Applying Surge Protection
In a well-designed system, it is important that for each building, both the incoming and outgoing circuits are protected by surge protection devices (where the cables enter and exit the building).
- Mains power supplies – including UPS
- Telephone lines
- Data communication lines
- Instrumentation, control, signalling lines
- Coaxial lines for CCTV, TV, & antenna cables
Field based electronic equipment also need to be protected.
All power, data and telephone lines should be bonded to the main earthing bar in the structure. The live conductors of these services must be equipotentially bonded by an SPD, at the point where the service enters the structure.
Should the BS:EN 62305-2 risk assessment dictate that a Structural Lightning Protection System (LPS) is required, the system designer should always fit equipotential bonding Surge Protection Devices (SPDs). These are referred to as Lightning Current Arresters in our product selection pages.
If the assessment dictates that structural lightning protection is not required, but there is an indirect risk that electrical services entering the structure could be affected, then the designer should always fit Surge Protection Devices.
A lightning protection system that employs the use of “equipotential bonding SPDs or lightning current arrestors” alone, does not effectively protect electronic systems.
Additional protection is also required if equipment is located more than 10m away from the location of the first upstream SPD. The purpose of this is to protect electronic systems from internally generated transients, as well as from transients that have become magnified (through oscillation), due to travelling long distances (over 10m) from the upstream SPDs. See section on Recommended Protective Distances (pages SPD:20 – 22) and figures SPD:10 – 12.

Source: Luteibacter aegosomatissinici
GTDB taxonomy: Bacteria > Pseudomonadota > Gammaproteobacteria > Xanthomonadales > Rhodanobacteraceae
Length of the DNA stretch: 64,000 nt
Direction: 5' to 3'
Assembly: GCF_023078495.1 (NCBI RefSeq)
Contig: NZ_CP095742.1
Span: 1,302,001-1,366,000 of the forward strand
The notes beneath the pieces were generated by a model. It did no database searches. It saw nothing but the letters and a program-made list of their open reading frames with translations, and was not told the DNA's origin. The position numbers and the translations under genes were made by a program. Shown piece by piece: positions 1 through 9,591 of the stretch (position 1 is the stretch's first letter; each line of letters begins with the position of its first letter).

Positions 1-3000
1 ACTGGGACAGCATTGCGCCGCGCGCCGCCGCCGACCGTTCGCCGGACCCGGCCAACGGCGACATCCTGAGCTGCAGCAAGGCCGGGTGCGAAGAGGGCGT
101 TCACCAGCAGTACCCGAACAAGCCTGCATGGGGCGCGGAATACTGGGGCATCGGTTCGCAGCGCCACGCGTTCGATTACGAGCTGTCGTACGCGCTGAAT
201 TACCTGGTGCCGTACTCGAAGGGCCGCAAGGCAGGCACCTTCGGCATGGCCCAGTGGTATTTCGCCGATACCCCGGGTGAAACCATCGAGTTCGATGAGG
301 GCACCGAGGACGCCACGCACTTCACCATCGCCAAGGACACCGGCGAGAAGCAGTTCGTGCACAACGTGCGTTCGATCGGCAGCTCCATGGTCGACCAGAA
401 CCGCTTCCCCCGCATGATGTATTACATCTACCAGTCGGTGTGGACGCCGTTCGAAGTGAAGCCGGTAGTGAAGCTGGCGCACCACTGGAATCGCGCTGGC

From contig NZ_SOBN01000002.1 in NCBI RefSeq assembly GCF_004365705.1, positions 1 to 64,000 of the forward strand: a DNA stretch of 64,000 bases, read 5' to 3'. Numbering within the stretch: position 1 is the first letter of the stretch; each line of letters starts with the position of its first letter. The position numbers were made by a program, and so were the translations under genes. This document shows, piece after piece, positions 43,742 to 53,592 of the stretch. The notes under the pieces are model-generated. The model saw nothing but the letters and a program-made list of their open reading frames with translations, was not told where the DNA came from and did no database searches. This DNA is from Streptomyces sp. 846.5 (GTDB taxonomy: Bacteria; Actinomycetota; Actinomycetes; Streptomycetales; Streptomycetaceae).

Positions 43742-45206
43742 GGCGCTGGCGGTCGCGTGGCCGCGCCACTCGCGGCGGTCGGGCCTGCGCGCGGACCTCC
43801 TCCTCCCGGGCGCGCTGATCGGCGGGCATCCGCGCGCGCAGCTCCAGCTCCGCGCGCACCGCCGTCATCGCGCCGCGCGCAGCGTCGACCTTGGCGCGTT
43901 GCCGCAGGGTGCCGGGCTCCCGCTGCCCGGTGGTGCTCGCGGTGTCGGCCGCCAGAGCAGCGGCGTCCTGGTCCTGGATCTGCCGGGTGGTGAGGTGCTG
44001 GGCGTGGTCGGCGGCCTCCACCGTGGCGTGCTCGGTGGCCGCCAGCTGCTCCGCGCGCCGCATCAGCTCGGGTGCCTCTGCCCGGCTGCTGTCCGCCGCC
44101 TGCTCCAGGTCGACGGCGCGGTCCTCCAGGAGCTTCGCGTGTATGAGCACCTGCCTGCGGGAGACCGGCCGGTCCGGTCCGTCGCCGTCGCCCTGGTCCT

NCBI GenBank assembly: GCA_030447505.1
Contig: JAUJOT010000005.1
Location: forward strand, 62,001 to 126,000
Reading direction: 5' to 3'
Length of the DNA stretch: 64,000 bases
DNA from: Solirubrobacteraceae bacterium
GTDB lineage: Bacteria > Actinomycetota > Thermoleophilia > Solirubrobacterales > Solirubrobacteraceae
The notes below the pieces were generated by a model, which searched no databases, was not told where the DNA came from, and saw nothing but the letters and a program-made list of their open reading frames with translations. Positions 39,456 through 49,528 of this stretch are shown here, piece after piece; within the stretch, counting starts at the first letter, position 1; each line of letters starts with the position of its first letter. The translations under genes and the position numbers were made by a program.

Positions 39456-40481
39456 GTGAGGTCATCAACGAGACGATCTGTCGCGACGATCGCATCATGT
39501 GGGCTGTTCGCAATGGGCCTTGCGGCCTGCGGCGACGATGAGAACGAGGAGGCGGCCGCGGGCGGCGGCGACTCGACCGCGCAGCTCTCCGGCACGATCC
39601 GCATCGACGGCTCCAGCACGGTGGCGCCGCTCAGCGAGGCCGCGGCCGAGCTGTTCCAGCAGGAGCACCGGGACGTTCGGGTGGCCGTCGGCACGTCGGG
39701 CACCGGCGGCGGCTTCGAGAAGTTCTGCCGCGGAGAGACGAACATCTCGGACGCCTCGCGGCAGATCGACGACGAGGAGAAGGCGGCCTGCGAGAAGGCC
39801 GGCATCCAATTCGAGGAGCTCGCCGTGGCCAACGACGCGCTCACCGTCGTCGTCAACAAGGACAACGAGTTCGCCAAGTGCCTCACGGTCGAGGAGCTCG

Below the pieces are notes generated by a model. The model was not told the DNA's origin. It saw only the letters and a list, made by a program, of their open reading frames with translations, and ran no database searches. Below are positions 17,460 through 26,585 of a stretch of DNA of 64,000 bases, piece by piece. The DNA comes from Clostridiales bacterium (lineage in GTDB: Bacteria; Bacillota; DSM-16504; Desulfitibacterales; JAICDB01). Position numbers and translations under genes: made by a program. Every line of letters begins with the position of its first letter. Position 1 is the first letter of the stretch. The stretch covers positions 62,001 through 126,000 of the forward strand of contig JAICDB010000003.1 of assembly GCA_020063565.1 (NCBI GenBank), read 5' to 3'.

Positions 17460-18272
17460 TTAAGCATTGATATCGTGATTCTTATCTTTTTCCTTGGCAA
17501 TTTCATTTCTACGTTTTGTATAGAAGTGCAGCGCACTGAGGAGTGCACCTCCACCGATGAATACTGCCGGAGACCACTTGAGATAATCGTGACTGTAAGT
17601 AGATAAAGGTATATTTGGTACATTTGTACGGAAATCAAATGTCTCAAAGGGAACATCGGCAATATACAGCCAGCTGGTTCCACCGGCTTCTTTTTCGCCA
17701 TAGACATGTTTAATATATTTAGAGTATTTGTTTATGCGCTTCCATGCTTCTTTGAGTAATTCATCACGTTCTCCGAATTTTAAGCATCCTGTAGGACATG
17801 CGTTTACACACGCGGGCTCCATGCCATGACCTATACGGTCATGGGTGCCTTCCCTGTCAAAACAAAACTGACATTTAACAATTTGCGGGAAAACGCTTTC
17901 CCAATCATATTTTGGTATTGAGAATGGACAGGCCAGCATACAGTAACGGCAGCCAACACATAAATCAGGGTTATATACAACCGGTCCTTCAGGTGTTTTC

Effective protection is only achieved through the use of “coordinated SPDs” – in other words, a set of SPDs installed in a cascade, such that service entrance/lightning current SPDs and equipment protection/surge arrester SPDs compliment each other. The combination of both lightning current and surge arrester products, in different locations is what provides effective protection. Coordination becomes vital where transient overvoltages need to be controlled downstream of the service entrance position.
Protector coordination is detailed on page SPD:92.
There are three types of SPD. They are classified according to the location in which they are installed:
|Type 1 Lightning Current Arresters|
|Location:||Boundary of LPZ0 and LPZ1 - where lightning current could enter a building or structure
|Power:||Type 1 - lightning current arresters (tested with a 10/350µs waveform)|
|Type 2 Surge Arresters|
|Location:||Boundary of LPZ1 and LPZ2 - protecting from internally induced transients (switching and the effects of oscillation over 10m) as well as the indirect effects of lightning|
|Power:||Type 2 - surge arresters (tested with an 8/20µs waveform)|
|Type 3 Surge Arresters|
|Location:||Boundary of LPZ2 and LPZ3 - typically installed next to the equipment being protected, serving as “fine protection”|
|Power:||Type 3 - surge arresters - fine protection (tested with an 8/20µs waveform)